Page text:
It’s time for another site sabbatical. During June, I’m taking a break from writing Electron Dance articles to recharge my drained brain-batteries and also, possibly, to play some games.
But I have not abandoned you. I know your weeks will not be the same without something to grind your thinking teeth on. Over the next four weeks, I’ve persuaded several writers to provide guest posts in my absence.
Just one piece of advice: don’t like their work more than you like mine. I couldn’t tolerate that.
When I return, we'll see about getting this video rolled out...
In this episode of Counterweight, Eric Brasure and Joel "HM" Goodwin discuss celebrated pocket puzzle game Threes (Sirvo, 2014). Yes, we know it's not a PC game.
03:00 "It's just a very well-constructed game and it's also a joy to play."
08:00 "The uncertainty can be devastating to your game."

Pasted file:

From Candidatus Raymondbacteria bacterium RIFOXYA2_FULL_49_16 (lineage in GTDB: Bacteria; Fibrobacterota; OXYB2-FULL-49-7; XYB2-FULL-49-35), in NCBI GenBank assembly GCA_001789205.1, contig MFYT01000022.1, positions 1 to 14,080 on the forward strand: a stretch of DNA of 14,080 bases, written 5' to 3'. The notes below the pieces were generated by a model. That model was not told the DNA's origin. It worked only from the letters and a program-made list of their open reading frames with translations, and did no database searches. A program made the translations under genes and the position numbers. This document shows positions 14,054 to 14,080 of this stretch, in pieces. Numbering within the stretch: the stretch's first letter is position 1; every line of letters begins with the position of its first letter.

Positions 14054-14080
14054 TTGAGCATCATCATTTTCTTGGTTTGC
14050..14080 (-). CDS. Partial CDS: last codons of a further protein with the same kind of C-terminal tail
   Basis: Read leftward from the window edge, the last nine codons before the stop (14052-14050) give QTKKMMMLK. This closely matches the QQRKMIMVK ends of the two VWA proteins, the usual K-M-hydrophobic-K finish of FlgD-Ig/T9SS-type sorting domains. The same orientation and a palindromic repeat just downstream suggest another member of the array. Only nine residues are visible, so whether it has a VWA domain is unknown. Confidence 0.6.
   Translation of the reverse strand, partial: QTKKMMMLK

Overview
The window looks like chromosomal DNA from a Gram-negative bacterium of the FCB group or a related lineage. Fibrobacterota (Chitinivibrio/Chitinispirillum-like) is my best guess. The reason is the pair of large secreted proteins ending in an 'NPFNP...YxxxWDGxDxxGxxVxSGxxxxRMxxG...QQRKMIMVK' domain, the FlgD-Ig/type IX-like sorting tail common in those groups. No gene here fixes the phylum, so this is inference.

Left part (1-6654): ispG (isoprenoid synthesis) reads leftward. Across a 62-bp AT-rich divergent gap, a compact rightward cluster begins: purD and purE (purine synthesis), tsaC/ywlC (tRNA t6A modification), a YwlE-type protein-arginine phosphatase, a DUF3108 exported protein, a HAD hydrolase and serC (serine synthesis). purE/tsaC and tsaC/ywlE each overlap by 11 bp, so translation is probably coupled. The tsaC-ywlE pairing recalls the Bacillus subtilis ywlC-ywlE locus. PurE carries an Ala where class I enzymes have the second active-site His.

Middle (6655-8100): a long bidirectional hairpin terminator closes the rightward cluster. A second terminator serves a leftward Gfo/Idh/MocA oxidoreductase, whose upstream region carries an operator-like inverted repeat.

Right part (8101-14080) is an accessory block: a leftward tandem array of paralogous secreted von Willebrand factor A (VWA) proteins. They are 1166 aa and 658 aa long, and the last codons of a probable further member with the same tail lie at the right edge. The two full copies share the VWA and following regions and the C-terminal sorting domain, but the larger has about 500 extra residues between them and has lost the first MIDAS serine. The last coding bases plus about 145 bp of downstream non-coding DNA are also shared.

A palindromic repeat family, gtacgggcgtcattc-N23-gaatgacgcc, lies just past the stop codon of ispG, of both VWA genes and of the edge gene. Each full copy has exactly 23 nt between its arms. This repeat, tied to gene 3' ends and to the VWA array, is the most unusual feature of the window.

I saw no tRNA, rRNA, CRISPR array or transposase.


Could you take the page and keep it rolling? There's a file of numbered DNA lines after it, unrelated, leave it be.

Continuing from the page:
12:00 "The key to what makes it difficult is the movement."
16:50 "It's a very mindful game and you really have to be present when you're playing it."
24:30 "I'm staring at this... feels like an impossible board."
26:30 "I think you just must be an old man, Joel."
29:10 "2048 trumps Threes straight away."
31:50 "I don't know why people like this sort of thing."
35:40 "Trying to convince someone who's played 2048 to read a 60 million word article on the development of Threes is not going to work."
43:10 "If people can undermine you with free-to-play... then you might need to do that too, but that will change the game you make."
Download the podcast MP3 or play it right here in your browser:
- The Rip-offs & Making Our Original Game (the history of Threes)
- 2048 Numberwang (totally safe for work)
- Why is 2048 more successful than Threes? (Gamesbrief)
The Farfield is an occasional series where I write about something other than gaming.
The trouble with being alive for such a long time is that you tend to feel like you’ve seen it all before. It doesn’t matter what it is, blah blah been there bought the T-shirt. I think I’ve had my fill of vampires, for example. The last vampire thing that managed to grab me is Buffy and that was five years ago on DVD.